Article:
Job 5:1

(1) Call now.--The speaker now becomes more personal and direct in his tone and bearing. He insinuates that Job is "unwise" and "silly," and promises swift destruction for all such.

Verses 1-27. - Eliphaz, having narrated his vision, and rehearsed the words which the spirit spoke in his ear, continues in his own person, first (vers. 1-7) covertly reproaching Job, and then (vers. 8-27) seeking to comfort him by the suggestion that, if he will place himself unreservedly in the hands of God, it is still possible that God may relent, remove his chastening hand, deliver him from his troubles, and even give him back all his former prosperity. The anticipation is in remarkable accordance with the ultimate event (Job 42:10-17), and shows that Eliphaz, if not a prophet in the higher sense, is at least a sagacious interpreter of God's ways with men, and can very happily forecast the future. Verse 1. - Call now, if there be any that will answer thee; rather, call now; is there any that will answer thee? What aid, that is, wilt thou invoke, if thou turnest away from God, and reproachest him? Thinkest thou to find any one in heaven or earth to answer to the call and come to thy assistance? Utterly vain is any such hope. And to which of the saints wilt thou turn? By "the saints" are meant in this place "the holy angels" (comp. Job 15:15; Psalm 89:7; Zechariah 14:5). The question, "To which wilt thou turn?" seems to imply that there was already in Job's time some knowledge of individual members of the angelic host, such as Michael, Gabriel, Raphael, etc., though we have no mention of any names of angels in Scripture until the time of Daniel (Daniel 8:16; Daniel 9:21). That invocation of angels was an actual practice in Job's age is, however, scarcely proved by this passage.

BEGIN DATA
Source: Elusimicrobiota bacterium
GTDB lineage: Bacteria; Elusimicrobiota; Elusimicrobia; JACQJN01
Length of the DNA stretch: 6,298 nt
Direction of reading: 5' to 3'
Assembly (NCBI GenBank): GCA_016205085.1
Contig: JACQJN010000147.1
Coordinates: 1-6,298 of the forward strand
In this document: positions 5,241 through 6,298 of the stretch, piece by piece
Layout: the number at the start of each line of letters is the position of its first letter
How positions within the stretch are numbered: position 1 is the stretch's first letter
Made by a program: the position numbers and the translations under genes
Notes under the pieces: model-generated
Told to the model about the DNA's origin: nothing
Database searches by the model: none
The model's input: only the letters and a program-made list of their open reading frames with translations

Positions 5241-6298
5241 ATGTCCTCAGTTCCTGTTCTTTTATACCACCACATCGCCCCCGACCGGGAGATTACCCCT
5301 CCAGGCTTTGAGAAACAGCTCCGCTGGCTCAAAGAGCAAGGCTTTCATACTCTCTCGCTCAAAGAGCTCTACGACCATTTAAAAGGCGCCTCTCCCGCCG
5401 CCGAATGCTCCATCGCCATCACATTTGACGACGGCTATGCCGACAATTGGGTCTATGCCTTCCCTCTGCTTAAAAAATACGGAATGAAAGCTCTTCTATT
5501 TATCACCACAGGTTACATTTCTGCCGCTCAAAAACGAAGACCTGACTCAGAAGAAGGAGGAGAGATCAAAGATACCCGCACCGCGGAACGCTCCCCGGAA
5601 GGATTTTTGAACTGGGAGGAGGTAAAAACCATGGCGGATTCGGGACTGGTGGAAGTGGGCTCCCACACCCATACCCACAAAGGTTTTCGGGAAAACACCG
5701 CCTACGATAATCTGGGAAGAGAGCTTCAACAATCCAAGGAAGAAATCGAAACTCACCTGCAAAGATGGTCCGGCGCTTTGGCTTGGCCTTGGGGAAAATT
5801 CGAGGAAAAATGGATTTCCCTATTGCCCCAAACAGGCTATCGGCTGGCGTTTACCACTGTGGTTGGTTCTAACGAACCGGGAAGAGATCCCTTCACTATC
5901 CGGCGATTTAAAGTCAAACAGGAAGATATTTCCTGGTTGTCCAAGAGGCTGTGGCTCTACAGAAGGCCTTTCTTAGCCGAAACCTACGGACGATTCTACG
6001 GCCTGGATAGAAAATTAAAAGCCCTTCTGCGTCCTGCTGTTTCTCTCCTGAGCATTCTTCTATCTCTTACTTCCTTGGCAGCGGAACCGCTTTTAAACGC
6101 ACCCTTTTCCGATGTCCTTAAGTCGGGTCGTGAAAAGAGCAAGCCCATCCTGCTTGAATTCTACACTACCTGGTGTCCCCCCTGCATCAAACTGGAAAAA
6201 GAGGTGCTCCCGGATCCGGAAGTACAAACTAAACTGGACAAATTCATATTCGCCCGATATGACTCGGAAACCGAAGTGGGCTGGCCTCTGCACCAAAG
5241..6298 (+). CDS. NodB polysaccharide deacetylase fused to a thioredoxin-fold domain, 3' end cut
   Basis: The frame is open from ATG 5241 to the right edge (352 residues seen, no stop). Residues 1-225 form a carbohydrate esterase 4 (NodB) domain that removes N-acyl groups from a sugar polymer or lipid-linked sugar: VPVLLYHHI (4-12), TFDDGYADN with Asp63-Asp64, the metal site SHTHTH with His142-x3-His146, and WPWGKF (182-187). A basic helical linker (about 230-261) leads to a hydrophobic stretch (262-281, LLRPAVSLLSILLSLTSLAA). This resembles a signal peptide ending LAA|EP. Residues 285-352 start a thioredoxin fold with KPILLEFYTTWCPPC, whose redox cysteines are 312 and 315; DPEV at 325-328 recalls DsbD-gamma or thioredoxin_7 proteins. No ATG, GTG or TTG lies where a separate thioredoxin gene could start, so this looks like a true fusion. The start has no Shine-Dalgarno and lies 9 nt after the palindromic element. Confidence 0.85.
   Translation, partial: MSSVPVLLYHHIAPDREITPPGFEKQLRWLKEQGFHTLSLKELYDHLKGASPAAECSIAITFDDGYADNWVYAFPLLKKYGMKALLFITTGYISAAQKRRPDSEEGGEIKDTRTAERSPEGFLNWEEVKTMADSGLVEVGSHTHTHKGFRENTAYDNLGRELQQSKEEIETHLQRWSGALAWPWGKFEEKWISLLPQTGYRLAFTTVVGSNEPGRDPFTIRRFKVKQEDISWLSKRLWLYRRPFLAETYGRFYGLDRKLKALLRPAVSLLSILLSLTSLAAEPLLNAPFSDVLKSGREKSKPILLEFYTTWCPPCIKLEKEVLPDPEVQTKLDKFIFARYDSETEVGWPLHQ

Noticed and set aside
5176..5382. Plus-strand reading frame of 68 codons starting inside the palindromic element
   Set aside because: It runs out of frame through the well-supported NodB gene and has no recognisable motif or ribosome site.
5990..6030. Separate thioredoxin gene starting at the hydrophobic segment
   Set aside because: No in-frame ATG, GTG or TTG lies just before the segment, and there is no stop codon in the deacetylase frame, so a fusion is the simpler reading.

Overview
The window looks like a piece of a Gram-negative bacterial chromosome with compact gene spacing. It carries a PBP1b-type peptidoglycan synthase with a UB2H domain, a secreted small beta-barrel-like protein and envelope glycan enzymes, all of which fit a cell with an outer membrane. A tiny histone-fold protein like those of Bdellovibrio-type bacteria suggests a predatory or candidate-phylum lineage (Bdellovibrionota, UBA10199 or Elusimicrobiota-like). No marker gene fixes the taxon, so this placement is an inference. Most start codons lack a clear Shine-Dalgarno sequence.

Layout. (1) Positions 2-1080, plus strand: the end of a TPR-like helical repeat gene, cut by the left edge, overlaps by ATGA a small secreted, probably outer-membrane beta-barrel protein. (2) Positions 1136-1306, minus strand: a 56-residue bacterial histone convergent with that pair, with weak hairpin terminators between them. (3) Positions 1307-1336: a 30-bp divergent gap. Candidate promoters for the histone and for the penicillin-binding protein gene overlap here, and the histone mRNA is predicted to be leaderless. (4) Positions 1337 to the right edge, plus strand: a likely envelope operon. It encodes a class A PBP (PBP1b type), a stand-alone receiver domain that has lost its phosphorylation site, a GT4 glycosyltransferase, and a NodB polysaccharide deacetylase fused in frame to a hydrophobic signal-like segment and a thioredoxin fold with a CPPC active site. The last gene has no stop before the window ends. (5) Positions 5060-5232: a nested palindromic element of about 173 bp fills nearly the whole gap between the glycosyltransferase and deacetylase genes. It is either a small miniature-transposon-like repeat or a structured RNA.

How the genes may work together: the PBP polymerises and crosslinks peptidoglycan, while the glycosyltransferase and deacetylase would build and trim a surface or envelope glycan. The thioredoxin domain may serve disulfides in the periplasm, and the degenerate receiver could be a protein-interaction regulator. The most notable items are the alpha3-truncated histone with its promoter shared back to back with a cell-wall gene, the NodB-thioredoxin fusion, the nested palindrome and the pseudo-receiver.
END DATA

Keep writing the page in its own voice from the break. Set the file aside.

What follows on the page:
5:1-5 Eliphaz here calls upon Job to answer his arguments. Were any of the saints or servants of God visited with such Divine judgments as Job, or did they ever behave like him under their sufferings? The term, saints, holy, or more strictly, consecrated ones, seems in all ages to have been applied to the people of God, through the Sacrifice slain in the covenant of their reconciliation. Eliphaz doubts not that the sin of sinners directly tends to their ruin. They kill themselves by some lust or other; therefore, no doubt, Job has done some foolish thing, by which he has brought himself into this condition. The allusion was plain to Job's former prosperity; but there was no evidence of Job's wickedness, and the application to him was unfair and severe.Call now, if there be any that will answer thee,.... That is, call upon God, which, if seriously, and not ironically spoken, was good advice; God is to be called upon, and especially in times of trouble; and invocation is to be made in faith, in sincerity, and with fervency, and to be accompanied with confession of sin, and repentance for it; and sooner or later God hears and answers those that call upon him; but Eliphaz suggests, that if Job did call upon him, it would be in vain, he would not hear him, he going upon the same maxim that the Jews did in Christ's time, "God heareth not sinners": John 9:31; or call upon him to give him an oracle from heaven, to favour him with a vision and revelation, and see if he could get anything that would confront and confute what he had delivered as coming that way; which, if it could be done by him, would appear to be a falsehood and an imposture, since one revelation from God is not contradicted by another: or else the sense is, "call" over the catalogue and list of good men that have been from the beginning of the world, and see if there be any that "answers to thee" (n), whose case, character, and behaviour, correspond with thee; if ever any of them was afflicted as thou art, or ever behaved with so much indecency, impatience, murmuring, and blasphemy against God, as thou hast done; that ever opened his mouth, and cursed the day of his birth, and reflected upon the providence and justice of God as thou hast, as if thou wert unrighteously dealt with: or rather, "call now", and summon all creatures together, angels and men, and get anyone of them to be thy patron, to defend thy cause, and plead for thee, to give a reply to what has been said, from reason, experience, and revelation: and shouldest thou obtain this, which is not likely, "lo, there is one that can answer thee" (o), as some render the words, meaning either God or himself; thus Eliphaz insults Job, and triumphs over him, as being entirely baffled and conquered by him, by what he had related as an oracle and revelation from heaven: